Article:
I testified alongside several young people from various colleges across Montana in favor of this bill. These individuals and the students they represent deserve to be able to freely express themselves and their views on campus. It is heartbreaking to see that the governor neglected to consider the injustices these students have experienced on their campuses. I volunteer for Americans for Prosperity -- Montana, an advocacy group that supported this bill.
All welcome at free community event
Free event in Helena, Montana. Come for lunch, check out local resources, watch the movie "Resilience," or just stop and say hi. A healthy community includes everyone. Block Party on the 100 block of North Rodney, May 25th, noon to 4. We would love to see you there!!
Have you ever heard, "It takes a village to raise a child?" I would bet even if you have, you might wonder how that is actually possible since we are our own individual, and do not see the place in imposing ourselves in the lives of others. The reality is, when we do nothing, the ripple effect of lost connection becomes our worry whether we want it or not. Montana leads the nation in suicides, and children entering the foster care system. Please consider how you might give a hand up to the generations that surround you. Mental health plays a role in all of us, and we can improve our community by being a caring person to those around us. We do not need to be the judge, we do not need to sacrifice our boundaries, we only need to be present, and kind! May is Mental Health Month. Practice kindness!
Bullock should step down and chase his folly
Montana Governor Steve Bullock becomes Mr. 22 in the race for the Democratic presidential sweepstakes. Since he’ll be spending most of his time out of state, he should do the honorable thing and immediately resign as governor. A politician cannot serve two masters, so he should put down his veto pen and chase his folly. Resign now, governor. Let the rest of us get on with taking care of the Treasure State.
Colorado school ignored signs of impending shooting
The minimal coverage the IR gave the school shooting in the Denver area STEM school (on page 3!) left out many details about the event.
For example, NBC.com reports: “Documents obtained by NBC affiliate KUSA show that a parent warned school officials of 'a repeat of Columbine' months before shots were fired Tuesday afternoon.” This parent expressed concerns about the “extremely high drug culture” and “student violence” and bullying. This parent called it a “perfect storm” and was worried that students who are prone to “copy-catting” would repeat Columbine.
The school had more direct evidence that something was about to happened, as the 18-year-old who opened fire at the school had a history of bullying younger kids and joking about shooting up the school.
Undoubtedly, there will be many loud calls for gun control in the wake of this tragedy, but the real tragedy is that school officials ignored the culture in the school that fermented these attitudes, ignored obvious signs of impending violence, and ignored the fact that once again a shooting has occurred in a “gun-free” zone where no one was armed and able to defend the students.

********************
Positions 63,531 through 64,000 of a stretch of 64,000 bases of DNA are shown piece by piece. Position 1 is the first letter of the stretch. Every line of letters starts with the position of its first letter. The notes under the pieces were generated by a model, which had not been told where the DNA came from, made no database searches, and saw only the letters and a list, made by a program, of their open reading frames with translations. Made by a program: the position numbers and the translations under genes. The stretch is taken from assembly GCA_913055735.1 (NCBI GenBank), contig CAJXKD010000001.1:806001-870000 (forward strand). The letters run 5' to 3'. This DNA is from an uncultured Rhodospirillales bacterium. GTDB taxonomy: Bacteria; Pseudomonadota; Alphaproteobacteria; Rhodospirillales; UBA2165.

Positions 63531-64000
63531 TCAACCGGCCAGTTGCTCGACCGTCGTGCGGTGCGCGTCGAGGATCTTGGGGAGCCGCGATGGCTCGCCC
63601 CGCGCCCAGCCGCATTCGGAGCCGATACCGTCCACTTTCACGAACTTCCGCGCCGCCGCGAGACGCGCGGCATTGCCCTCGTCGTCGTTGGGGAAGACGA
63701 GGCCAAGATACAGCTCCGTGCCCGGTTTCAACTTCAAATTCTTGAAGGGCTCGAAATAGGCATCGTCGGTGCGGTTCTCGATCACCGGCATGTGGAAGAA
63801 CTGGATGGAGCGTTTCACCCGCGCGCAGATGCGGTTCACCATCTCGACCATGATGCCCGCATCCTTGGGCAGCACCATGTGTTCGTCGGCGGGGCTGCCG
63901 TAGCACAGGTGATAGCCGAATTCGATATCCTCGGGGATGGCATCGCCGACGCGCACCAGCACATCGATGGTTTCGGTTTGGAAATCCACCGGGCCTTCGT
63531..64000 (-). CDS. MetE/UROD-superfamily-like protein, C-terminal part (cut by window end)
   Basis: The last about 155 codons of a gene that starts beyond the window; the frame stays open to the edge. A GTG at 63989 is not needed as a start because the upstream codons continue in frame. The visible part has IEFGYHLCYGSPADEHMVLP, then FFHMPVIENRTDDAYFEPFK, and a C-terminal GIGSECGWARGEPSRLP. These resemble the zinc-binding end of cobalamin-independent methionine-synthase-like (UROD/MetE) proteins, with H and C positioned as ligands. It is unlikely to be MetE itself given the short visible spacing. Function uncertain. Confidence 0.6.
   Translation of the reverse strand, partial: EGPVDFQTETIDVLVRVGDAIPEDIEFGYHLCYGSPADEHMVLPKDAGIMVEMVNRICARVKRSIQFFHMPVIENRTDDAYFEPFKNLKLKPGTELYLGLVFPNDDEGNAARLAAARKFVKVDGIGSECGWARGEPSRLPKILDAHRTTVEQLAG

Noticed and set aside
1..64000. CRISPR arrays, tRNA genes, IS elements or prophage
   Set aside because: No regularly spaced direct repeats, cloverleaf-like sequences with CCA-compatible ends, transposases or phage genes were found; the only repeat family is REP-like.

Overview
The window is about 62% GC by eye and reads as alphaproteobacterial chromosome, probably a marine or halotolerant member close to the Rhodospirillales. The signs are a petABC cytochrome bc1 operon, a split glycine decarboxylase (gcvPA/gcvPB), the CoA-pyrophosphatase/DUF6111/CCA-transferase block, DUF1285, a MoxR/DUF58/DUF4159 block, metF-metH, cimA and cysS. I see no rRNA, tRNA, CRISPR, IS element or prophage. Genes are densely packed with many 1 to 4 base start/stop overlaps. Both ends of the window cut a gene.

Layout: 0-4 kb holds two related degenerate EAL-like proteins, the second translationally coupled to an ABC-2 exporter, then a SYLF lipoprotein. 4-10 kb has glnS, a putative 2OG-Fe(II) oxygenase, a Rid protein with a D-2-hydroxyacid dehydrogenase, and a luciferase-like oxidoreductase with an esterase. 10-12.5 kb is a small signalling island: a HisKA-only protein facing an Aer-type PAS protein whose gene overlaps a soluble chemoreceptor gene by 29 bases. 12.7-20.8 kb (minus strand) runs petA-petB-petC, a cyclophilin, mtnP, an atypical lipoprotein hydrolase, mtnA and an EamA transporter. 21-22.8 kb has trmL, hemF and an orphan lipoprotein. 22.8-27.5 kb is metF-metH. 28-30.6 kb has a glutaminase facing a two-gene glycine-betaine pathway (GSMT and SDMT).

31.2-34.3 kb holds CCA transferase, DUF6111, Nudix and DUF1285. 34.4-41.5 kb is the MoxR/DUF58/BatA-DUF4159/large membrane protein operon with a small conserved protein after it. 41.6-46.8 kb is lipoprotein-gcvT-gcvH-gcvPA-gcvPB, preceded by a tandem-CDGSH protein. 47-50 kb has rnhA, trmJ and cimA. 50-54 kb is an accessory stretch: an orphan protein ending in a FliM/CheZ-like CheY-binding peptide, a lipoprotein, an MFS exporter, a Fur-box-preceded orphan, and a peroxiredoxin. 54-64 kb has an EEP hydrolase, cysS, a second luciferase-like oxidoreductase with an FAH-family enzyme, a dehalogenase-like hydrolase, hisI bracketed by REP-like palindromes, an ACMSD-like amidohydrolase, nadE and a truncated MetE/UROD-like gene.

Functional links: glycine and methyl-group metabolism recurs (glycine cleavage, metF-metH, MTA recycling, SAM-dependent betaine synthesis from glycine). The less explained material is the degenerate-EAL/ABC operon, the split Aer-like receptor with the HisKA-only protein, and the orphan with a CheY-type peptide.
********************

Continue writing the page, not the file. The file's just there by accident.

Helena traffic layout is outdated
Helena is holding to outdated regulations that do not apply to its unique layout, constricted by mountains. It routes east/west traffic on only a few streets to and from the west exit, Highway 12 West. It allows semis and belly dumps on residential streets. It should direct semi traffic that is not making delivery over arterials only.
These are observations, surmises, guesses.
Let Cedar and Main to Euclid carry commercial large truck traffic. Let Henderson carry the sand/construction.
Large truck right turning lanes at the top of Henderson. Left turning lanes at both ends.
Route Fort Harrison, emergency traffic to Henderson or Brady.
Peosta was built for through traffic. Two blocks of construction for a feeder off Henderson to Country Club Lane. Possibly make it a two-lane, one-way and pair it with Leslie or Wilder.
Let one-way street pairs north of Euclid funnel traffic through to Highway 12.
Build out near beginning of Franklin Mine road, to point at Fort Harrison where Birdseye turns west. A wide turning point for military and construction traffic coming from areas north of Franklin Mine.
An enormous amount of traffic gone from Green Meadow, McHugh, and Custer, on down the line.
Kathleen Curd Rau
Surprised by veto of campus free speech bill
The Montana legislative session is over for 2019. The Montana House and Senate had a grand ol’ time hashin’ and passin’ and rejectin’ bills. One that surprised me was campus free speech. Campuses have been limiting where you can discuss things. God forbid if somebody has to listen to something they don't agree with. The free speech bill would ensure your First Amendment rights on campus. It passed the House and Senate. But it seems our governor feels the First Amendment is enough. If that were so, then why do universities have limited zones to speak in?